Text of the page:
Virtualbox image fails
Hi! I’ve run into an odd situation that I don’t know how to address.
I’m attempting to deploy an image from our FOG server onto a VirtualBox instance. When I try, it goes like this:
- VirtualBox successfully boots from FOG;
- VirtualBox successfully registers as a host with FOG;
- I use the console to set up a deploy task for the new host, and reboot VirtualBox;
- It appears to pull an image, but it’s much, MUCH faster than expected, and the image is only 100 MB instead of 2 GB.
- It reboots, and fails to load Windows.
The image screens go by too fast to read, but I used VirtualBox’s video capture to record this happening and stepped through frame by frame. Here are some screen captures of what seem like key moments:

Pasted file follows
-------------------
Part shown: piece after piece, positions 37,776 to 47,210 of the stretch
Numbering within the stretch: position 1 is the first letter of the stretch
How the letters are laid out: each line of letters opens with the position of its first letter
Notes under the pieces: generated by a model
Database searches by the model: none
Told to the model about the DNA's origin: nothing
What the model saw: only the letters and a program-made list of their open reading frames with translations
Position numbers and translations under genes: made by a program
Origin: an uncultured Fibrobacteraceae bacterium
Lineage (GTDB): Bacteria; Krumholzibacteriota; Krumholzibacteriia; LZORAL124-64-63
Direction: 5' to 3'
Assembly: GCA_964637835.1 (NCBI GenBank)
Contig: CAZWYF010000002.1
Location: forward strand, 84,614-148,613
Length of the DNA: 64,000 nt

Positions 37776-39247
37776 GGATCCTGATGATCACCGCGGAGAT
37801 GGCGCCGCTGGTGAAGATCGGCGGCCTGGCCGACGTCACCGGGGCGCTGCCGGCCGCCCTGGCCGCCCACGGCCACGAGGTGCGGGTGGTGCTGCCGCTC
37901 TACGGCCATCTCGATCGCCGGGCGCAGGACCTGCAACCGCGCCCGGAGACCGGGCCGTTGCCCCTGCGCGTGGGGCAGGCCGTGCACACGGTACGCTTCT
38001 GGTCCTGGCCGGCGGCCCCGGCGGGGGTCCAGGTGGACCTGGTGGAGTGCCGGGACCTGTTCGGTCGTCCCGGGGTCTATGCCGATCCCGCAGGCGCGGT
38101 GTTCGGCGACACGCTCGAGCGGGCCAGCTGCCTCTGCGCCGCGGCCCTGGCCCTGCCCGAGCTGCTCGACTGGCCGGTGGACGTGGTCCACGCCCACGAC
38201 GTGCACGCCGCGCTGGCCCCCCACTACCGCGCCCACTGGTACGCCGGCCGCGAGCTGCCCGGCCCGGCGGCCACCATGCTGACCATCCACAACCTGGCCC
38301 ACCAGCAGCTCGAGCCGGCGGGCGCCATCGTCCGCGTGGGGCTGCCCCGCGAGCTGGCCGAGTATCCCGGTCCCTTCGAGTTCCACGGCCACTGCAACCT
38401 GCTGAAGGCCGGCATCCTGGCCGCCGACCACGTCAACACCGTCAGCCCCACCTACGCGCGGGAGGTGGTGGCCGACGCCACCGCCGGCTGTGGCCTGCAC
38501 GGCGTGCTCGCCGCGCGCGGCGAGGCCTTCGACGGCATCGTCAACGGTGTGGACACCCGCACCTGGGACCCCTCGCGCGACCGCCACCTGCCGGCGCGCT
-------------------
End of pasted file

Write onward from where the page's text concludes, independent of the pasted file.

Apologies for the blurry text, the video had some pretty aggressive compression. Is that broken pipe and the following “aborted” message on the second screen normal?
I’m a longtime Linux user, but a comparative FOG newbie, having inherited this system from a coworker who left for greener pastures a few weeks ago. I don’t know what’s going on, or why it’s apparently sending only 100 MB instead of the 2 GB I was expecting. any suggestions welcome.
It may not like having been put on a VirtualBox when it was originally built against an Optiplex 990.
For sure! Windows is very picky when it comes to IDE controller drivers… Not easy to get a system from bare metal to VM if you don’t adjust the drivers before capturing the image!
I got the 58 GB figure from the FOG imaging screen while it was building the second partition.
Ok, this meants the data within your second partition is 58 GB (28 GB compressed!) but does not tell you anything about the source partition/disk. It’s not an issue to put 58 GB to a 200 GB disk but a problem if the original file system used to reside on a larger disk - no matter how much free space there is!
Well, it imaged, but the OS fails to boot. It may not like having been put on a VirtualBox when it was originally built against an Optiplex 990.